Goodbye, Therapy! 5 Tips On How To End Therapy Without Worrying
A client can decide to end his therapy anytime, that too on a happy note. Therapists understand that clients may have already achieved their goals, are not satisfied with the sessions or simply need a break to help within themselves. Whatever it is, even therapies are not meant to continue forever and a person shall empower himself with the tips on how to end therapy.
Before you end your therapy, a number of questions keep popping up in the head. What if I ruin my relationship with the therapist? What will my therapist think of me? Will I complicate the process further? Should I abruptly ghost my therapist and not to see him again?
Well, calm down! Although ending therapy before achieving the goals is an unfortunate idea but whatever makes you feel better sails. So, here are some tips that tell you how to end a therapy session without worrying about anything else but You!
Signs That You Want To End The Therapy
There are some signs which boldly tell you that therapies may not be required anymore for now including:
- Growing looks like a challenge
- Your problem has been resolved
- Therapies are hefty for your pocket
- Emotional exhaustion is taking place
- You cannot see the progress ahead
- You want to take a break and have fun with your friends on the beachside, not worrying about the problems for a few days
- You want to see other therapist or a life coach
If any of the above challenges or just your mood is not aligned with the therapies, go with the tips below.
5 Tips On How To End Therapy
1. Figuring Out Why You Want To Leave The Therapy
Ask yourself the real reason why you wish to cut out from the therapy. Is it the incompatibility, discomfort or the feeling of being stuck with the therapy? Are you feeling better and no more therapies are required for you? It is important to clear your own mindset before making a decision. You can choose to write a journal to clear your thoughts and figure the reasons beforehand.
2. Don’t Stop The Sessions Abruptly
Even if you have made up your mind to leave the therapy, do not stop it abruptly. Leaving the therapy is also about a process. Your therapist is equally considerate about your feelings with the treatment. Whether you are going through intense pain, anger, guilt or still feeling heartbroken, your therapist has the right to know.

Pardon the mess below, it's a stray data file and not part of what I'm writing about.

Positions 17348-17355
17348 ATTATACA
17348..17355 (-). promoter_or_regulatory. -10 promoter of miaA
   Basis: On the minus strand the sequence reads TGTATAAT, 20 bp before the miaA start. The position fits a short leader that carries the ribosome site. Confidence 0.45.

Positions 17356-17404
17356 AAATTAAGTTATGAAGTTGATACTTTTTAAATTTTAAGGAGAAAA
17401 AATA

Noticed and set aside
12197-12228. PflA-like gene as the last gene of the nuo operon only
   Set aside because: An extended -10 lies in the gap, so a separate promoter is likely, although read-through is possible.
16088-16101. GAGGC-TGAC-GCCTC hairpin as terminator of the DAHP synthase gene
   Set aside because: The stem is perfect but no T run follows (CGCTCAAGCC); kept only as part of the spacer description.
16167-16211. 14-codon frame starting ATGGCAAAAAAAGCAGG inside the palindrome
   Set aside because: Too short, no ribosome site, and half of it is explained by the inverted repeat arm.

NOTE: Although if you find any ethical misconduct happening, you can certainly end the counseling session immediately. For example, if confidentiality or sexual advances are felt then it is best to leave treatment and complain to the licensing board about it.
3. Speak Directly
Ending your therapy over a message, call or email is not a good idea. It is better to communicate to your therapist face-to-face and show assertive communication. No, you don’t have to create a conflict between you two but simply be sure of your feelings. In fact, therapists are also trained to understand your situation and may help you deal with it in an appropriate manner. Stay honest!
4. Ask Your Questions
Indeed, there is another pile of questions inside you as soon as you are clear about terminating the therapy. What if I go back to my old situation? Can I start with the therapy in future? Is there any other psychotherapist you want to recommend? Although a sense of embarrassment might be lingering in your mind, it is better to clear out all the doubts than regretting not asking.
5. Termination Doesn’t Mean Ending
Do not confuse your ending with forever termination. Since your decision is the stone for new beginnings, be confident about it. There is no harm in bidding goodbye to your therapist with hugs, notes and handshakes. All good things come to end and so your therapy! So, smile more, grow and embrace the therapeutic relationship you had with your therapist.
Feelings After Ending Therapy
You may find yourself in a mixed range of emotions after completing the therapy. There could be freedom or happiness at one end but grief and sadness at another. Every person is unique and we just hope that you have gained something meaningful in your therapeutic relationship.
Although we have given you information about how to end a counseling session, we would also like you to ask for help again in the future, if required. All you have to do is drop us an email at firstname.lastname@example.org and tell us where we can help you! Once again, do not hesitate to ask for help for a better you!
There is No Shame in Asking for Help!